b. The image of the CF card was analyzed for hidden and

deleted files in a forensically sound manner.

c. The files of the CF card were subjected to timeline

analysis to establish when the files were created,

modified, and/or last accessed.

d. The original CF card was reinserted in the PCOS

machine and sealed in its compartment.

7. The date and time of the PCOS machine’s internal clock was

established by running a utility program provided by


8. All the items in the box, after proper documentation, were

returned into the box and properly sealed with a masking tape.

9. The sealed box was returned to the custody of the Senate.

Two (2) PCOS machines were opened and cut apart, with the help of a

Smartmatic technician, away from public view. The forensic team noted and

identified the chipset[6] and other electronic components of the dissected PCOS

machine. The machines were then reassembled by the Smartmatic technician

and returned to their corresponding boxes.

The first recovered log file[7] from a main CF card was then viewed and

interpreted, with the help of Smartmatic representatives. Other human

readable files were then reduced to a Portable Data Format (PDF) and

preserved for future use.

On June 7, 2010, the forensic team went to Smartmatic’s warehouse in

Cabuyao, Laguna to decrypt and interpret the encrypted files found in the CF

cards. The subjects of the Cabuyao exercise are the one (1) and only main CF

card and two (2) randomly selected backup CF cards.

Images of the ballots cast, as stored in the main CF card, were

decrypted and viewed by the forensic team. However, not all of the ballot

images were shown because of the restrictions imposed by COMELEC.

Description of Technical Procedures.

The forensic analysis conducted on the CF cards are more particularly

described in the next paragraphs.

Evidence assessment. This step includes prioritizing the potential

evidence where necessary based on the location where the evidence is found

and the stability of the media to be examined. This further includes how to

document the evidence, protection and preservation of the evidence.

Thus, forensic analysis of the main CF card was prioritized over the

backup CF cards. The CF cards were properly documented using the forensic

team’s Chain of Custody Form. These cards were subjected to imaging and

the original cards preserved.

Imaging. Imaging is the process of duplicating and acquiring the files

from a subject storage device to a forensically clean storage device. This also

involves creating a known value for the subject evidence by performing an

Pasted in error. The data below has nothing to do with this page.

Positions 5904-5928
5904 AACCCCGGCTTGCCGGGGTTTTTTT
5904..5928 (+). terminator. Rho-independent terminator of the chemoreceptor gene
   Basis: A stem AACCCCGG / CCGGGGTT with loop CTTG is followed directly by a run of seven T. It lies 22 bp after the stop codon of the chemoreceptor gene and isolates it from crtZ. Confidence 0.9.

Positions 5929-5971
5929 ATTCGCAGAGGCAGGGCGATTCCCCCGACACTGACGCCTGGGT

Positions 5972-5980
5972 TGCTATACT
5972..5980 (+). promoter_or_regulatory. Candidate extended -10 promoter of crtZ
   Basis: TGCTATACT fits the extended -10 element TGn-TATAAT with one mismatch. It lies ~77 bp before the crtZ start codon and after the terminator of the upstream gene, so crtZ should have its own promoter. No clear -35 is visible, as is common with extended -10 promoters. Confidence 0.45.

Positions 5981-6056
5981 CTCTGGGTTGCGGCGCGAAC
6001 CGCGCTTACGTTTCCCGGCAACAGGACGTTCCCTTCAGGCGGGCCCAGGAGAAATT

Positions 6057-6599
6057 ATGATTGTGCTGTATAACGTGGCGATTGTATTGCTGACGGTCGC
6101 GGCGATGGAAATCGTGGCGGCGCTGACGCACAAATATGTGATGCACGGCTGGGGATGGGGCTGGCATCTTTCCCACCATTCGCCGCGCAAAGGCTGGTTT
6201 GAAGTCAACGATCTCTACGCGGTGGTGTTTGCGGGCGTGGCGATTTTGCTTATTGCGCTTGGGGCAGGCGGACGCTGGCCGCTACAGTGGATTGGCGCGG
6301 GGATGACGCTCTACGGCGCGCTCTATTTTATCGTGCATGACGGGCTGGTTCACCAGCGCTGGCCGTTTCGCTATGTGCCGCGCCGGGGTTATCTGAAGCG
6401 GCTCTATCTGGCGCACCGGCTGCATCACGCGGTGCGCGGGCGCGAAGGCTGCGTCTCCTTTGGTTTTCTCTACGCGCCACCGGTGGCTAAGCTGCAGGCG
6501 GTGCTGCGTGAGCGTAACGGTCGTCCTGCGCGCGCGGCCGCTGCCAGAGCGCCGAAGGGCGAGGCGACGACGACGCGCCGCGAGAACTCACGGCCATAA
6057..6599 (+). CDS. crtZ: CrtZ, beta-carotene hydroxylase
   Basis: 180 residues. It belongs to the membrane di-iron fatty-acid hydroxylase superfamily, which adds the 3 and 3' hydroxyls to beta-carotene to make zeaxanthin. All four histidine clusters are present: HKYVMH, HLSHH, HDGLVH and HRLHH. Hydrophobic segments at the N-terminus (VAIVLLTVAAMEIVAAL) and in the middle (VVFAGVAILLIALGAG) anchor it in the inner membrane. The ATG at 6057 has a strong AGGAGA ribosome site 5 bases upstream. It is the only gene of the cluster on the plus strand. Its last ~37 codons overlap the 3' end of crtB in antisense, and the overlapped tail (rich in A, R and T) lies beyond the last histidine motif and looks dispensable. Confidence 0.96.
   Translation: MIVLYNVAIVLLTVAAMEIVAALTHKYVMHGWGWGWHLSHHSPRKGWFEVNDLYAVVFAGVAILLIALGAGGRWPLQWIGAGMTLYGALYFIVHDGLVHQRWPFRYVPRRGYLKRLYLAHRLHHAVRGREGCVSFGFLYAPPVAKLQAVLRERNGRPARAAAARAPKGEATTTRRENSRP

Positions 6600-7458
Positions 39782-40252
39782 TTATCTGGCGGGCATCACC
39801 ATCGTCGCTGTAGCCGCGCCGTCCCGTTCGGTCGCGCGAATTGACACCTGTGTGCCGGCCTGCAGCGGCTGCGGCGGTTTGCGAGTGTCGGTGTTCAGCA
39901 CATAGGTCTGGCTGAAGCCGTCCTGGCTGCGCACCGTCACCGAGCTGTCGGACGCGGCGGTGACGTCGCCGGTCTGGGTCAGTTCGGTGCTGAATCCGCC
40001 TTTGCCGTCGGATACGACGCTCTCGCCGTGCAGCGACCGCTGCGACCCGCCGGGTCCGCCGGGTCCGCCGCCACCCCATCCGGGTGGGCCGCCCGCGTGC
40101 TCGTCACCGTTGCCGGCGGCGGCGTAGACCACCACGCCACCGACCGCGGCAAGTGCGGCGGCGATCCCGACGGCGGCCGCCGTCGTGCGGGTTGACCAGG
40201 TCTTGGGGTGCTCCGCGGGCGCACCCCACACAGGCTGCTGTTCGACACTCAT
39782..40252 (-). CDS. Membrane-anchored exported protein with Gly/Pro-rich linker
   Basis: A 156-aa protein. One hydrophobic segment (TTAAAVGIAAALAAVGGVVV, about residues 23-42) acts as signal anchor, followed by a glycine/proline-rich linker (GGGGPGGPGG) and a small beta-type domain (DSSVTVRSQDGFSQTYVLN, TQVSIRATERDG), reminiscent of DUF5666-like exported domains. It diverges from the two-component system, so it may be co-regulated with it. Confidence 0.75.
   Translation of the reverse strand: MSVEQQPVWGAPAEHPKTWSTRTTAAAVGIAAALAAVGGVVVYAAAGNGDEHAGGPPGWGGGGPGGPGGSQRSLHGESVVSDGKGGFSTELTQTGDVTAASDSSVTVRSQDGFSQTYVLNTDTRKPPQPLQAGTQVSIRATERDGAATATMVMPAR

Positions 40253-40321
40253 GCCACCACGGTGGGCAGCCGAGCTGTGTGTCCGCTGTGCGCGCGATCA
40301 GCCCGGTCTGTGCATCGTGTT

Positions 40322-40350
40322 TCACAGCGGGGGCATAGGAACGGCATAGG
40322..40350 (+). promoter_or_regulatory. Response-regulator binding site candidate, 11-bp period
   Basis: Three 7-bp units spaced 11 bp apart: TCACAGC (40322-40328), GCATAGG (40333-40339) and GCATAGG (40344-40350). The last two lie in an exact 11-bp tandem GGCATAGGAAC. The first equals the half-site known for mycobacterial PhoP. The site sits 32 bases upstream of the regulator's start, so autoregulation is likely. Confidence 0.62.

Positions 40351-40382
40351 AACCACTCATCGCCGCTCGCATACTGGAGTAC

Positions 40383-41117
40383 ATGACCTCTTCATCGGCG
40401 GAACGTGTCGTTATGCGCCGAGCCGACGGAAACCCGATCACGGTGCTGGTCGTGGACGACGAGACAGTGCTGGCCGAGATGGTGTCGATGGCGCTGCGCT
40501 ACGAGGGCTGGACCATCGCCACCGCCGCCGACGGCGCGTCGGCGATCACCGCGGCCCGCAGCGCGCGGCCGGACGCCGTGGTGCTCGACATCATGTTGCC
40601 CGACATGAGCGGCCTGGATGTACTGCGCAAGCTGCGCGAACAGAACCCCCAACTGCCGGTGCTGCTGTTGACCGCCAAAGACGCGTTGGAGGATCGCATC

independent check like MD5 hashing. Examination is then conducted on the

acquired digital image and not on the original evidence.

Images of the CF cards were stored on two (2) forensically cleaned and

encrypted hard disks, running on a Linux‐based Uvuntu operating system. The

images are named corresponding to the physical serial numbers of the CF


Data hiding analysis. This step can be useful in detecting and

recovering concealed and deleted data.

The subject CF cards’ images were subjected to this particular analysis.

Timeframe analysis. This type of analysis can be useful in determining

when events occurred on a computer system, which can be used as a part of

associating usage of the computer system to an individual/s at the time the

events occurred. The methods for conducting timeframe analysis consist of

reviewing the time and date stamps contained in the file system metadata

(e.g. last modified, last accessed, created, change of status) to link files of

interest to the timeframe relevant to the investigation. This methodology also

includes reviewing the system, application, or audit logs that may be present.

In the present investigation, all the recovered files in the CF cards’

images were subjected to timeframe analysis. A sample timeframe analysis is

included with this report[8].

The results of the timeframe analysis can then be compared with the

available system and audit logs of the same CF card under analysis.

Summary of Findings.

The findings of the joint forensic team are presented herein in a most

factual manner, without making any undue interpretation thereon.

The statistics and percentages cited are based on the examined size of

thirty three (33) units and not on the full sixty (60) units of PCOS machines.

On Tampered PCOS Machines

Ocular inspection revealed that there is one (1) unit that was

physically tampered with. The card slots were misaligned

preventing the insertion of CF cards.


Presence of Main CF Cards

One (1) main CF card was found, which should have been submitted

with other election paraphernalia to the COMELEC.


Presence of Backup CF Cards

Three (3) of the PCOS machines do not have the required backup CF

cards with them. Each and every PCOS machine, at the end of

election day, should have one backup CF card with it.


Sealed Card Slots

Nineteen (19) of the units have memory card slots that were not

sealed at all. The card slots, as required, should be sealed with

plastic COMELEC cable ties.


Presence of ibutton keys